At the Fridericianum, Latin and Greek were mandatory subjects, with French and Polish as optional languages. A French class was formed in 1730, and was eventually offered regularly at several levels, although always privately, and so at additional tuition. That Kant is reported to have taken French suggests that tuition for private lessons must have been waived on occasion [Goldbeck 1782, 235]. Karl Heinrich Rappolt [bio], the full professor of physics at the university, gave English lessons at the school as well, and in 1731 published a textbook — written in Latin — for learning English. Goldbeck includes Italian and Polish among the languages taught [1782, 235-37], and Gause mentions attempts to offer Italian and Oriental languages that failed for lack of students [1996, ii.125-6].


German Schools and Poor Schools [top]

The Collegium Fridericianum included three German classes (totaling 200 children of both sexes and six teachers), alongside the six Latin classes for boys only. In the German classes, the students learned reading, writing, arithmetic, religion, Bible history, and the composing of letters, along with some essentials of geography and physics [Goldbeck 1782, 247].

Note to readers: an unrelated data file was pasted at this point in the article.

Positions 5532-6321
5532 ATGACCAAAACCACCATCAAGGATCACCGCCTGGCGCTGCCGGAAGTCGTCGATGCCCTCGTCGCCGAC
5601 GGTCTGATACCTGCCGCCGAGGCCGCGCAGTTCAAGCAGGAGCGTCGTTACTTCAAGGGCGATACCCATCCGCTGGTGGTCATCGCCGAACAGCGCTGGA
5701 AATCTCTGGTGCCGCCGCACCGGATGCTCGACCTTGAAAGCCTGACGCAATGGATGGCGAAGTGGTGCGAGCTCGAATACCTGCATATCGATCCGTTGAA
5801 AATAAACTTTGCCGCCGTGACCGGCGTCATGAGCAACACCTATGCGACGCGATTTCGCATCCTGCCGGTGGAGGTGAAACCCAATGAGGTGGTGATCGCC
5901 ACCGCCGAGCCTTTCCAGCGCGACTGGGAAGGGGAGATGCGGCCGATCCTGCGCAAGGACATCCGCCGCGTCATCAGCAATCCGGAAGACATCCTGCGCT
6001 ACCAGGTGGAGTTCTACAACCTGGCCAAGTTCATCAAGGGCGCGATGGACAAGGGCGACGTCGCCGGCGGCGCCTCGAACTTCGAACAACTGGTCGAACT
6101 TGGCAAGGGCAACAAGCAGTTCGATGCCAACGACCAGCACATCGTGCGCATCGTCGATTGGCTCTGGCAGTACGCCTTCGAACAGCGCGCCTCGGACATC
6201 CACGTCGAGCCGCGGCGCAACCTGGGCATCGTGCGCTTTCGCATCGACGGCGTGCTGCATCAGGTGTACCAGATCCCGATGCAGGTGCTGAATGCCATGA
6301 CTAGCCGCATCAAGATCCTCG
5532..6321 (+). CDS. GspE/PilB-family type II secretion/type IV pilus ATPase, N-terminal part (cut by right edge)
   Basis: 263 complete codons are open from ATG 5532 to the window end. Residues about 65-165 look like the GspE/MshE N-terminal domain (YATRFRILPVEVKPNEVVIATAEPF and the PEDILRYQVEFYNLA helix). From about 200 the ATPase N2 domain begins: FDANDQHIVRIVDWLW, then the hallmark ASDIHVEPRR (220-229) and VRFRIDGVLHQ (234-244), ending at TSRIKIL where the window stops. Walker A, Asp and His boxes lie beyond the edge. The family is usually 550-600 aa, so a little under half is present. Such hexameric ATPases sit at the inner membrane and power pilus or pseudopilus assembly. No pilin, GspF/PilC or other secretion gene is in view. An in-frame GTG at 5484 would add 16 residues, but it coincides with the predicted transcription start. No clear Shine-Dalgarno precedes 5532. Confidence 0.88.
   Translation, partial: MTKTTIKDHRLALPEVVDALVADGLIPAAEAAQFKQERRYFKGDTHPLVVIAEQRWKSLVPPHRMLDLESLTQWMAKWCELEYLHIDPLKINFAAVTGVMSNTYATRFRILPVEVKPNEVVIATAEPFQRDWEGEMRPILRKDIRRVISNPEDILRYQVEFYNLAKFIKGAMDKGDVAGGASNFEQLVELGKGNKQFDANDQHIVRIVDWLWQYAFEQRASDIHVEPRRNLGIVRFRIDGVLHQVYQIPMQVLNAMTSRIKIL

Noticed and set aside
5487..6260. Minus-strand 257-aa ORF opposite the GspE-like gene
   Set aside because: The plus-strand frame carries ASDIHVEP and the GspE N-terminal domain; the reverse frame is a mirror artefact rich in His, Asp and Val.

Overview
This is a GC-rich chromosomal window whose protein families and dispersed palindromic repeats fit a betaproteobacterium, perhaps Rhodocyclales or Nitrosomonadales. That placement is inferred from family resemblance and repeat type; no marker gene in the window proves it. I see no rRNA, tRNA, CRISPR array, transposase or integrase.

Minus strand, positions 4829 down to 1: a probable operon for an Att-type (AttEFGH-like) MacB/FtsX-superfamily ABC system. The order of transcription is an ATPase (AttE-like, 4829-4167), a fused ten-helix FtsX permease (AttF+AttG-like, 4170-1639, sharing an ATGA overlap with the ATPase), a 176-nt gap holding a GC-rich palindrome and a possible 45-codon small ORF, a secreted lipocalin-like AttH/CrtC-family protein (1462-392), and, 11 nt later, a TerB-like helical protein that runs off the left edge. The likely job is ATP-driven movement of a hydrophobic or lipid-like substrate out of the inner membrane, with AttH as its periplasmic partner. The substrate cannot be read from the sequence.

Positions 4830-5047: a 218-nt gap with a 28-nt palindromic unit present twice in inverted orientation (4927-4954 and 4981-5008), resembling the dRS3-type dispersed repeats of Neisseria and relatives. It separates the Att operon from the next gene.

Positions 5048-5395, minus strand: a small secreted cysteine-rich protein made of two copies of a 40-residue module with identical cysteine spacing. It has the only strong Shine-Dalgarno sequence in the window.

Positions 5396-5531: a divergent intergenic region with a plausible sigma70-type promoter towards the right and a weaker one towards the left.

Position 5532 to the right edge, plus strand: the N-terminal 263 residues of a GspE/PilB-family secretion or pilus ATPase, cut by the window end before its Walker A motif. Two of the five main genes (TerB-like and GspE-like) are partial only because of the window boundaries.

Friedrich William I viewed public education as a moral duty of the state. In addition to the Fridericianum and the three city schools, there were also eight church schools whose classes were conducted in German (thus the name "German schools"), and that operated like "poor schools" and at roughly the same level: the Altroßgärten, the Tragheim, the Sackheim, and the Haberberg schools, as well as the Neuroßgärten cantor school, and the schools connected with the large hospital, the Friedrichsberg fortress, and St. George’s hospital. In addition to these was a Lithuanian school in the Sackheim district, and three Polish schools (in the Steindamm, Oberhaberberg, and Kneiphof districts). Goldbeck reports that most of these schools employed a single teacher, with three at Sackheim, and two each at Tragheim, Altroßgärten, and the Haberberg [Goldbeck 1782, 254-55; Gause 1996, ii.126]. All these schools were Lutheran, and in the Polish and Lithuanian schools, the instruction was in German as well as the second language. There was also a French-reformed school with two teachers and instruction in French, and a Roman catholic school attached to the cloister. These schools taught reading, writing, arithmetic, and religion, as well as letter-writing and occasionally some basics in the natural sciences, history, and Latin. The teachers were usually employed in some capacity at the church (such as a cantor or organist), but in any event they were expected to have studied at the university. All schools — Latin, as well as the German and poor schools — would have an inspector as well as a rector. The smaller schools often had only one teacher (who also served as rector) and shared an inspector.